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Scottish National Dictionary (1700–)

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First published 1941 (SND Vol. II). Includes material from the 1976 supplement.
This entry has not been updated since then but may contain minor corrections and revisions.

BUMMIE, Bummi, Bommi, Bummo, n.2 Also bumick. A wooden vessel of varying size and shape, used for holding water, milk, etc.; “small, shallow churn” (Sh. 1908 Jak. (1928), bommi, bummi); “a wooden dish with one handle” (Ork. 1920 J. Firth Reminisc. Ork. Par. (1922) 149). Obs. in Ork. (Marw. 1929, bummo). [′bʌmo, ′bʌmɪ̢]Ork. 1747 P. Ork. A.S. XII. 52: 
A three luged bumick with a cover.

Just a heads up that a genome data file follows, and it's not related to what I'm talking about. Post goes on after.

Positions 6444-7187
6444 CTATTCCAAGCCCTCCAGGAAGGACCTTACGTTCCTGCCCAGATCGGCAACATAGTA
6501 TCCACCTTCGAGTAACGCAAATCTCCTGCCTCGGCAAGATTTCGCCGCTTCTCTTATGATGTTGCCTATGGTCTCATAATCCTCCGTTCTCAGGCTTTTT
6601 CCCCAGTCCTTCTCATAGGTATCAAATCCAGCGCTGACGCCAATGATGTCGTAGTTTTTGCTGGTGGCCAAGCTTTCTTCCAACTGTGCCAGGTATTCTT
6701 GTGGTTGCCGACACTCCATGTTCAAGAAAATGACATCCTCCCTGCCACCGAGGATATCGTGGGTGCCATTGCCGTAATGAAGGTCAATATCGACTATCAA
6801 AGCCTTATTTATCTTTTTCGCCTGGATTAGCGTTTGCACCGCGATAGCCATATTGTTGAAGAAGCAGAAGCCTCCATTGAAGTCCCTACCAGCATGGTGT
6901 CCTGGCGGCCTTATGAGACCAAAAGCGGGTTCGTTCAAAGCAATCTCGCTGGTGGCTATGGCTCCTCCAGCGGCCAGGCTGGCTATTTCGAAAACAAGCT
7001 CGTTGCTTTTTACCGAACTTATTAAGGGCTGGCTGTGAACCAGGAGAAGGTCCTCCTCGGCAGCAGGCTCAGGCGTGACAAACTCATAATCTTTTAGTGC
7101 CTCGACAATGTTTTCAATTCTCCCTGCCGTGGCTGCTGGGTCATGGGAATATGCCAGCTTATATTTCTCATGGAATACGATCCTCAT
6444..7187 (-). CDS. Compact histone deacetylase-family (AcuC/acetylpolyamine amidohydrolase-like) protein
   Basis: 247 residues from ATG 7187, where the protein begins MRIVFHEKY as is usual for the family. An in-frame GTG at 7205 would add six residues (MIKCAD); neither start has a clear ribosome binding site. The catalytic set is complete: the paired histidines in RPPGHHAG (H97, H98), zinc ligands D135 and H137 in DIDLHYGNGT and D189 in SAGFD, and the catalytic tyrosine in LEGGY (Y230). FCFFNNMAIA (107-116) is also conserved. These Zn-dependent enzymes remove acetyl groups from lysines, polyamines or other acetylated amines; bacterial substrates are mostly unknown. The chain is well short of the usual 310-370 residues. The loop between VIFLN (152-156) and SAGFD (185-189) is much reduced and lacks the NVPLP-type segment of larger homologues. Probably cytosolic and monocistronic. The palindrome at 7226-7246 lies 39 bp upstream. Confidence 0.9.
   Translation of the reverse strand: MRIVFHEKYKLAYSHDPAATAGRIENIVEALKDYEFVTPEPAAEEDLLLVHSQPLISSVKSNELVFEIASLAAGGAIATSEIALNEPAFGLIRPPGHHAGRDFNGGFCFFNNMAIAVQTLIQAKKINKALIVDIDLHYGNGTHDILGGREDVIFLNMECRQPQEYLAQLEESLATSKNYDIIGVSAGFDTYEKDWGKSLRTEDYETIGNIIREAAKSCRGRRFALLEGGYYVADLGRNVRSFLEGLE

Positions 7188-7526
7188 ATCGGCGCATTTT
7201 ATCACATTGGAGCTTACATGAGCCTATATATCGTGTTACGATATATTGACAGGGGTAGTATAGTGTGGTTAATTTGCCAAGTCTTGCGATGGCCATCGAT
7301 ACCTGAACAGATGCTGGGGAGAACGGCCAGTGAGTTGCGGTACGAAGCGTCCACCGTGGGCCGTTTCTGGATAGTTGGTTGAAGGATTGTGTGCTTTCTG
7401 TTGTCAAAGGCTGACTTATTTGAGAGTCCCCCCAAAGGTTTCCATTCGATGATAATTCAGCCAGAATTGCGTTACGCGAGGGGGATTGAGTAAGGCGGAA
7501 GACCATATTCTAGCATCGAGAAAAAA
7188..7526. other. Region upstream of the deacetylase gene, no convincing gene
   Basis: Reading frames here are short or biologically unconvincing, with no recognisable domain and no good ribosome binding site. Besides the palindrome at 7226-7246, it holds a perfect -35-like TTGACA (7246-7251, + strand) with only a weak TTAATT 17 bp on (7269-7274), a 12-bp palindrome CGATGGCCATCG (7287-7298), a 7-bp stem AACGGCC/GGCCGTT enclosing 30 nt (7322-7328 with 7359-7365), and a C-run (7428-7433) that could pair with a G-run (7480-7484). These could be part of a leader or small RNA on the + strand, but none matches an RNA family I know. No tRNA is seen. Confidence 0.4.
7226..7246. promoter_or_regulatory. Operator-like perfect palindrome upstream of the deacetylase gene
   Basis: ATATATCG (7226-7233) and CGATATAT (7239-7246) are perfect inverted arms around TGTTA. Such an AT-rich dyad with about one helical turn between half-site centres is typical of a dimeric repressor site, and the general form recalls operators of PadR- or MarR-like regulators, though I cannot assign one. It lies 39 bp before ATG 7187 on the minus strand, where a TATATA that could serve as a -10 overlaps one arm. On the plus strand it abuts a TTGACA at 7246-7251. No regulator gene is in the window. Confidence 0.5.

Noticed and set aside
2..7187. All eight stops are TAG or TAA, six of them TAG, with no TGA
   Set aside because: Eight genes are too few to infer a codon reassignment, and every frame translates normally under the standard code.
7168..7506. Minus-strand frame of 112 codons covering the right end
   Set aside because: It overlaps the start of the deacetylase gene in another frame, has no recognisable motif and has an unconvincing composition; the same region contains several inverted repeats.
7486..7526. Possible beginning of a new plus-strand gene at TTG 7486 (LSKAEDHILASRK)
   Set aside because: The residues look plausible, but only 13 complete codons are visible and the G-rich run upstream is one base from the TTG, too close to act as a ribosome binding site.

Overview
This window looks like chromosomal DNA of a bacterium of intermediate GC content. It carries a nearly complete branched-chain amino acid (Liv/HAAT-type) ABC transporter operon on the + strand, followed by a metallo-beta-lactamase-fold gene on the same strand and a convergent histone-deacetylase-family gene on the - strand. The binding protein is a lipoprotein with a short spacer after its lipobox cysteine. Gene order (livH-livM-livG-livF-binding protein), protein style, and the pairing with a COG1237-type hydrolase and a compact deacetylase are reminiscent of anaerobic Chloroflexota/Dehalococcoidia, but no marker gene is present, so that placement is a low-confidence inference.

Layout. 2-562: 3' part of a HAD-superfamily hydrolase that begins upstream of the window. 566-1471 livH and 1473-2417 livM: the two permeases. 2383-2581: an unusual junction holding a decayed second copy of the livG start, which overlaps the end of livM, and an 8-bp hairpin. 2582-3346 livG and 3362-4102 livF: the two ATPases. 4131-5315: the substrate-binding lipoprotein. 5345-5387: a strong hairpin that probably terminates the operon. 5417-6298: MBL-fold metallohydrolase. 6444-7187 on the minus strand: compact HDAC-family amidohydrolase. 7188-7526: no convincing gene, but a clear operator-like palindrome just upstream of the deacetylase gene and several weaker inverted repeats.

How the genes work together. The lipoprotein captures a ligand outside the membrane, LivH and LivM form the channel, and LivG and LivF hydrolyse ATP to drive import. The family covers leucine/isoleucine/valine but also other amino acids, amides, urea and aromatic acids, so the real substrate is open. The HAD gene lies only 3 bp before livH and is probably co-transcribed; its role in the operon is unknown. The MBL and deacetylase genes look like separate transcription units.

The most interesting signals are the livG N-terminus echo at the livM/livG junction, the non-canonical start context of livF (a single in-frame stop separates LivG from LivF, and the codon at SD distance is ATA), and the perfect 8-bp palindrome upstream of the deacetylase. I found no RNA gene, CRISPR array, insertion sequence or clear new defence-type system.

Ork. 1884 R. M. Fergusson Rambles 70:
She asked the mistress of the house for a tub of water and a porringer or bummie, as it is called in Orkney.
Ork. c.1912 J. Omond Orkney 80 Years Ago 9:
Water was also carried . . . by a water stoup or bummie. It was made of wood staves also, hooped round, . . . being narrower at the top than at the bottom. . . . A round stick fastened into holes . . . stretched across the middle of the bummie for it to be carried by.

[Prob. from O.N. bumba, a drum (Zoëga), Norw. bomme, a box or basket for holding food (Falk and Torp).]

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"Bummie n.2". Dictionary of the Scots Language. 2004. Scottish Language Dictionaries Ltd. Accessed 21 Jul 2024 <>



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